Gabriella Lewis,
NASA Disasters

Versión en Español

In Dec. 2019, the world anxiously watched as hundreds of earthquakes struck Puerto Rico. The smaller tremors eventually culminated into a powerful 6.4 magnitude earthquake that shook with enough force to leave more than 2,000 Puerto Ricans in shelters, nearly 1 million without power, and hundreds of thousands without water. NASA quickly mobilized to provide Earth-observing satellite data to support response and recovery for the disaster – collecting information and coordinating with stakeholders, university partners, and the federal agencies leading the response effort.

This series of images depicts preliminary assessments of outdoor illumination conditions before and after the Jan. 7 earthquake. Red areas saw the highest reduction in outdoor illumination, while teal areas saw the least reduction. Credits: NASA, Universities Space Research Association

Two years after the event, the affected communities continue to be at high risk for hazards such as landslides, flooding, or tsunamis. To reduce this risk, NASA’s Disasters program sponsored a collaborative investigation on the best practices for risk assessment among vulnerable communities of southwest Puerto Rico. This multi-threat assessment contributes to the Sendai Framework for Disaster Risk Reduction – an international document that articulates principles and targets to reduce global disaster risk and increase resilience. More specifically, this project fulfills the Sendai Framework’s first priority: understanding disaster risk at a systemic level, enabling communities to create solutions for disaster mitigation, adaptation, response and recovery.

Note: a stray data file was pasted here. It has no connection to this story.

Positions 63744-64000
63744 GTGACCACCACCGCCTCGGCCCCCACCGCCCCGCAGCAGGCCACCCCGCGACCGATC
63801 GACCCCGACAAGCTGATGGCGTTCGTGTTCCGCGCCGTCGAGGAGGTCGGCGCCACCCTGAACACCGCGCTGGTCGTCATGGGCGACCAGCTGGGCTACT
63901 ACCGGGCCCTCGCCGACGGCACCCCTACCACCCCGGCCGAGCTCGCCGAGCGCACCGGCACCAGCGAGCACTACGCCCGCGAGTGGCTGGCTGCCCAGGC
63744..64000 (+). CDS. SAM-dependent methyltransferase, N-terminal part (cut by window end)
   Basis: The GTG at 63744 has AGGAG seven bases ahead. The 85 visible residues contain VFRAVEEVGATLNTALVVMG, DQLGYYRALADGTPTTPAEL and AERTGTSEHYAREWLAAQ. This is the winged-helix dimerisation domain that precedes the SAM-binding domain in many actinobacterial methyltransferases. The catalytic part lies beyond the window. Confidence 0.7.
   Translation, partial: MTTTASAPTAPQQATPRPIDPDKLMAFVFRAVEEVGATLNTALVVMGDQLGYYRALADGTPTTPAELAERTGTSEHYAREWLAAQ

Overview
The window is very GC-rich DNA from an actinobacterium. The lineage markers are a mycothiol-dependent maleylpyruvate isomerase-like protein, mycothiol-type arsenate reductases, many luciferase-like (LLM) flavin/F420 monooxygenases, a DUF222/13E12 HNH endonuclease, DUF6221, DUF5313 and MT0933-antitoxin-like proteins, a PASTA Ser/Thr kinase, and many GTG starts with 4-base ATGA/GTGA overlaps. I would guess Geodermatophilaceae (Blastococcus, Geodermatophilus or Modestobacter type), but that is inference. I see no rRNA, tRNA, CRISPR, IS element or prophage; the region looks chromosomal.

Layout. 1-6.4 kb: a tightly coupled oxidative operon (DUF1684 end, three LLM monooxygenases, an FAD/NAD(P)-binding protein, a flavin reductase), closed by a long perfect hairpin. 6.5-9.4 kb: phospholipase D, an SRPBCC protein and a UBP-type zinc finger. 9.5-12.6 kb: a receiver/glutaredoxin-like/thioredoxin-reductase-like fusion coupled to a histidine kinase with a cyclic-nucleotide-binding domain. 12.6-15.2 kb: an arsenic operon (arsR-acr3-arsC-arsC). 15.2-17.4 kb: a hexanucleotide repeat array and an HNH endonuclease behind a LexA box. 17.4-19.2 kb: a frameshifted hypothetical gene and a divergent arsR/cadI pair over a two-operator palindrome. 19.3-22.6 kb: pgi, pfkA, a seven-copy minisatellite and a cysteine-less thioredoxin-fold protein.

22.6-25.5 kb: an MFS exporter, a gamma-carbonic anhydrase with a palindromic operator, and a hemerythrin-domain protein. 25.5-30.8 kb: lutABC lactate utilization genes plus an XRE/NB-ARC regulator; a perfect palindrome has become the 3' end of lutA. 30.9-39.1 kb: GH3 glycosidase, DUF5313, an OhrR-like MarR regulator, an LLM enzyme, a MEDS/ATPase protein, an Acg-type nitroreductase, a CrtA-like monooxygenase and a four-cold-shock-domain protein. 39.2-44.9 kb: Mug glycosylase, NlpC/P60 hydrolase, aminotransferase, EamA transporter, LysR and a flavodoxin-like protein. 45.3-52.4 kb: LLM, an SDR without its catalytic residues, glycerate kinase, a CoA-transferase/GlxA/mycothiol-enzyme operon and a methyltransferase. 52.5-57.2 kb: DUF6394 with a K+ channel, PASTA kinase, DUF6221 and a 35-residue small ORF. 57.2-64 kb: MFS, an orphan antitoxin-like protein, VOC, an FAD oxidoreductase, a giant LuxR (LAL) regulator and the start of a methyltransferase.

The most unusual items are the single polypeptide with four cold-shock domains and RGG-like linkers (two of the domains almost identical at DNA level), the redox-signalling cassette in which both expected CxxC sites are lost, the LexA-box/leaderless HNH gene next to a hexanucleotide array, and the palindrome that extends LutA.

NASA scientists are working closely with local and national emergency managers, data product and tool providers, hazard experts, mapping agencies, and conservation planners to ensure community involvement in the project. Among the local collaborators are Dr. Allan Astorga, leader of the SalveTerra methodology – an environmental consulting firm, and Para La Naturaleza – a nonprofit with society at the center of its conservation goals. The investigation aims to compile currently available disaster risk information for the region and combine it with new risk information from NASA’s database and other reliable sources. Then, it will use the aggregated information to create a high-resolution map depicting natural hazards and population risk for 11 municipalities in southwest Puerto Rico.

The image above, which depicts areas of high (yellow) and very high (red) risk for flooding in southern Puerto Rico, is one example of a hazard risk map produced through this collaboration. Others include sea level rise, slope stability, liquefaction, seismic events, and more. Credits: NASA, Ricardo Quiroga; SalveTerra, Allan Astorga.

When resources are limited, knowing exactly where to distribute emergency supplies can mean the difference between life and death for disaster-stricken communities. This digital map will help decision-makers determine which populations are at a higher risk for disasters before an event occurs – allowing for a smoother and quicker dispersal of emergency supplies and evacuation plans.

NASA also teamed up with Navteca, a company that is exploring the potential of gaming software to create more immersive visualizations to push the boundaries of technology used for disasters and enhance decision-making. Navteca is creating a 3D version of the Puerto Rican risk assessment map that will allow decision-makers to see the region, complete with bodies of water, terrain, and infrastructure, and add risk data layers as necessary. The goal is to create an immersive map that allows decision-makers to identify high-risk areas quickly and thoroughly in the event of a disaster. Collaborating with like-minded organizations allows NASA to leverage existing resources and relationships to ensure that reliable data is integrated seamlessly into local disaster preparation, response, and recovery plans.

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